We recently wrote an article on this topic, due to the concerning increase in these claims online. A number of herbs and plants have historical use as abortifacients (substances utilized to induce abortion). However, these traditional uses have rarely been validated by scientific research, so they are unlikely to be a reliable method of abortion. Additionally, some of the plants recommended for this purpose (such as pennyroyal and blue cohosh) are unsafe for the parent, even in small doses. Many of the other recommended plants can cause serious adverse effects when taken in large quantities.

In an email sent to Lead Stories on June 28, 2022, Megan Freeland, director of health communications at Planned Parenthood Federation of America said herbal treatments are "less effective or ineffective" in trying to induce an abortion. Freeland, who has a doctor of pharmacy degree, wrote:

To be clear, the spectrum of approaches people have used to try to induce an abortion ranges from the less effective or ineffective (herbal treatments) to the unsafe (chemicals or incorrect medications) to the dangerous (physical harm). The most effective, well-studied regimen for medication abortion in the U.S. is mifepristone and misoprostol. Research shows that self-managing an abortion with abortion pills (mifepristone and/or misoprostol) can be safe and effective.

In an email to Lead Stories sent on July 1, 2022, a spokesperson for the American College of Obstetricians and Gynecologists (ACOG) attached a statement from Dr. Nisha Verma, a Darney-Landy Fellow at ACOG. Verma warned that misinformation about self-managing abortions can be misleading and cause people to turn to "unsafe abortion methods":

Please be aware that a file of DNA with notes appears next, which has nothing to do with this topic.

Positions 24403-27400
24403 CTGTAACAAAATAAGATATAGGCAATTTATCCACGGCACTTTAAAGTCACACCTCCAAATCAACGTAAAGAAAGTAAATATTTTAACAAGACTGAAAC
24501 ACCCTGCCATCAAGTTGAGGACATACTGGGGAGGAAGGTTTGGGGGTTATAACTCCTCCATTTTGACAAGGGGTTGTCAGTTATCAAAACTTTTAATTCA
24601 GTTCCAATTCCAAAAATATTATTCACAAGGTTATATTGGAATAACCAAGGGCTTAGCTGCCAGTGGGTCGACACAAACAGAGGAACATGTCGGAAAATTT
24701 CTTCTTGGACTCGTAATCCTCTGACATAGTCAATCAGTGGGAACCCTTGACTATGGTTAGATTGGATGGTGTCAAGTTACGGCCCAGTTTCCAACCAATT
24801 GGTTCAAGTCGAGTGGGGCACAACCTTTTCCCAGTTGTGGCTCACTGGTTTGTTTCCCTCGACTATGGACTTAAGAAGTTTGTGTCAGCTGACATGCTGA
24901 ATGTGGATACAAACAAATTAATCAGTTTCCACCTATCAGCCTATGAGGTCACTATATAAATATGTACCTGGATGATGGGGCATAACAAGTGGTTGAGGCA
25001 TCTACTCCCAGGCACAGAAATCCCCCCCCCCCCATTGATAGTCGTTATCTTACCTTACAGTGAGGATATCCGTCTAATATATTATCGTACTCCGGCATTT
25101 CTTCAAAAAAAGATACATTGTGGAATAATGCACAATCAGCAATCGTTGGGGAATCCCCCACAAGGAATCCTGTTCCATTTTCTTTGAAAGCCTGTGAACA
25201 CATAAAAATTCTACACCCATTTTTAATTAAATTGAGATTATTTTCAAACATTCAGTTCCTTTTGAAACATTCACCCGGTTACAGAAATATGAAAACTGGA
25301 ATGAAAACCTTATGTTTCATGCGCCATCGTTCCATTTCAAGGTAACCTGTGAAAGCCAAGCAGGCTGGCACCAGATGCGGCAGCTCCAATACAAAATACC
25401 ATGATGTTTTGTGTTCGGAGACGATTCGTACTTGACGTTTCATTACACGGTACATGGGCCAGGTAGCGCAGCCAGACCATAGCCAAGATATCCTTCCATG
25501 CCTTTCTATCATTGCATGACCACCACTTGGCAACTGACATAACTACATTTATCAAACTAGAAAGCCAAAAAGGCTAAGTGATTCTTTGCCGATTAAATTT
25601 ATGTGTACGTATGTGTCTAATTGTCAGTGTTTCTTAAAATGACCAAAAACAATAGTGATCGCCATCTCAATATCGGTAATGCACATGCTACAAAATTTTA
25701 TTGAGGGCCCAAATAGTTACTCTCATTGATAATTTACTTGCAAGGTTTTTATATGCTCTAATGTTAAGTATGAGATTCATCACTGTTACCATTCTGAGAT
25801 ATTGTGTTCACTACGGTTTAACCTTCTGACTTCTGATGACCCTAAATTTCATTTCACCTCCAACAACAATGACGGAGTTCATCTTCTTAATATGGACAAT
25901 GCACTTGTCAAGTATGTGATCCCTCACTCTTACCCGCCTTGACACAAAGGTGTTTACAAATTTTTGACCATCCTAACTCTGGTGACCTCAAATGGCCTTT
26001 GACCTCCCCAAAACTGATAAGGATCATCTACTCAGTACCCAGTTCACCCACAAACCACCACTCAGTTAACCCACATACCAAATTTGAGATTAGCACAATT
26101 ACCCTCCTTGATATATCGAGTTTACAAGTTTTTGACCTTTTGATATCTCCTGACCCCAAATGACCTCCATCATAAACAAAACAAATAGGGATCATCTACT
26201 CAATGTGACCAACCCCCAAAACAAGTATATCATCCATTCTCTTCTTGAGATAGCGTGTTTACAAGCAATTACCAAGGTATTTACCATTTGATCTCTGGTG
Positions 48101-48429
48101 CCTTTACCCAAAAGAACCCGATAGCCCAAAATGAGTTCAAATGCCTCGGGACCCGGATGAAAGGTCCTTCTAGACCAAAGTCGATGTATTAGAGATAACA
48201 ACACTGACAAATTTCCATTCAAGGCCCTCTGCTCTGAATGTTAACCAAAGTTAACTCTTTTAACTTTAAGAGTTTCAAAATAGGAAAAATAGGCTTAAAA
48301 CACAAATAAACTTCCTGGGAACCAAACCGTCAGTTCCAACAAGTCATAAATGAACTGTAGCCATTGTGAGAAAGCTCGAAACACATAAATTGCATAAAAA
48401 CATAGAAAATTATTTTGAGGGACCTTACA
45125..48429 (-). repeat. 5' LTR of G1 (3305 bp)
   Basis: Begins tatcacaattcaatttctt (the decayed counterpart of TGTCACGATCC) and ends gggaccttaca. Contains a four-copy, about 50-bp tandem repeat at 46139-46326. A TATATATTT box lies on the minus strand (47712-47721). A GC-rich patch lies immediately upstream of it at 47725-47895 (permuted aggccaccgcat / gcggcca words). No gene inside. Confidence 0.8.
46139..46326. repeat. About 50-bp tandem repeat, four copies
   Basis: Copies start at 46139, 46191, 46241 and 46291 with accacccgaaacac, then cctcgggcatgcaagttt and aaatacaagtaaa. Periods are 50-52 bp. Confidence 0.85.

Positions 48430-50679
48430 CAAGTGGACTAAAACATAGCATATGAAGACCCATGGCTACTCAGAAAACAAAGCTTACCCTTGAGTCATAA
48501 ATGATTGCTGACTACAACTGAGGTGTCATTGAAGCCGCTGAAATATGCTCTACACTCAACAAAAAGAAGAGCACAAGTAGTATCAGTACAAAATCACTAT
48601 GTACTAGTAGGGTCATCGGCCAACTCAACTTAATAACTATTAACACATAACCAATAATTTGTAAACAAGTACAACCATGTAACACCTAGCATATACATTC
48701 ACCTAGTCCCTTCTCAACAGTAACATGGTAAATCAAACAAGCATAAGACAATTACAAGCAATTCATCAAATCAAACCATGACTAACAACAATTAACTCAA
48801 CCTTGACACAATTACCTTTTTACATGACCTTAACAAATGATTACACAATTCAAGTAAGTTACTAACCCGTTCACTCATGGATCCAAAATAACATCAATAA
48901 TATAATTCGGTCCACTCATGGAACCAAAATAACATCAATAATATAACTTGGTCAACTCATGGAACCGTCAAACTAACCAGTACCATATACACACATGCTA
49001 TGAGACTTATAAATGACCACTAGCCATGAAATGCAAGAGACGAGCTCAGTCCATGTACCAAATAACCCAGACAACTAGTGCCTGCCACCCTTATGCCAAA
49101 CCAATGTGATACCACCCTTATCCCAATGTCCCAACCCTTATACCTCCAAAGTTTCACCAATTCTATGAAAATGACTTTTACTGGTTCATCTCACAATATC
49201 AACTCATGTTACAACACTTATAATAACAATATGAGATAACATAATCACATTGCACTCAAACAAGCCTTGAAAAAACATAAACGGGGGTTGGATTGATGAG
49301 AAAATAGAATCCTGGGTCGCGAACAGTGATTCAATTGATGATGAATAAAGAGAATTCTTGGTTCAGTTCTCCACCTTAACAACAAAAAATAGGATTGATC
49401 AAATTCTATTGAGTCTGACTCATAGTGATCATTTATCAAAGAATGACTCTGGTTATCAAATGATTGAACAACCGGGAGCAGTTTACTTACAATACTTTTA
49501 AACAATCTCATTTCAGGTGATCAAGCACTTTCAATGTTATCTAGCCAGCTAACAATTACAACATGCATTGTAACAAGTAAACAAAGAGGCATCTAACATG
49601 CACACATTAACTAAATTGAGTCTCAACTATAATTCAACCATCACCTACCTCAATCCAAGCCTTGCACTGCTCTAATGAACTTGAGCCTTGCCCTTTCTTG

People have been self-managing their abortions for decades with the support of community organizations and medical experts. We have seen that people can safely self-manage their abortions with medications like misoprostol. However, some people may also turn to unsafe abortion methods when they feel they have no other option or based on information they are gathering on social media. It is important for people to understand that social media posts can be unreliable and can sometimes propagate misinformation. Misinformation can be harmful because it may lead people to try to end their pregnancies in an unsafe way, potentially exposing them to serious bodily harm. While people can self-manage their abortions in a safe way, spreading misinformation about unsafe methods of abortion is incredibly dangerous.

The Food and Drug Administration (FDA) emailed Lead Stories on July 8, 2022, about the claim:

FDA has determined that Mifeprex and the FDA-approved generic are safe and effective for the medical termination of early pregnancy. FDA has not approved any other drug product for this indication.

Lead Stories also reached out to the American Herbalists Guild. We will update this story, as appropriate, when it responds.

Updates:

  • 2022-07-18T23:20:26Z 2022-07-18T23:20:26Z
    Added July 15, 2022, response from Natural Medicines.
  • 2022-07-08T17:32:26Z 2022-07-08T17:32:26Z
    Added July 8, 2022, response from FDA.

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  Christiana Dillard

Christiana Dillard is a former news writer for Temple University’s Lew Klein College of Media and Communication. She received her undergraduate degree in English Writing from the University of Pittsburgh. She has been a freelance writer for several organizations including the Pittsburgh Black Media Federation, Pitt Magazine, and The Heinz Endowments. When she’s not producing or studying media she’s binging it, watching YouTube videos or any interesting series she can find on streaming services.

Read more about or contact Christiana Dillard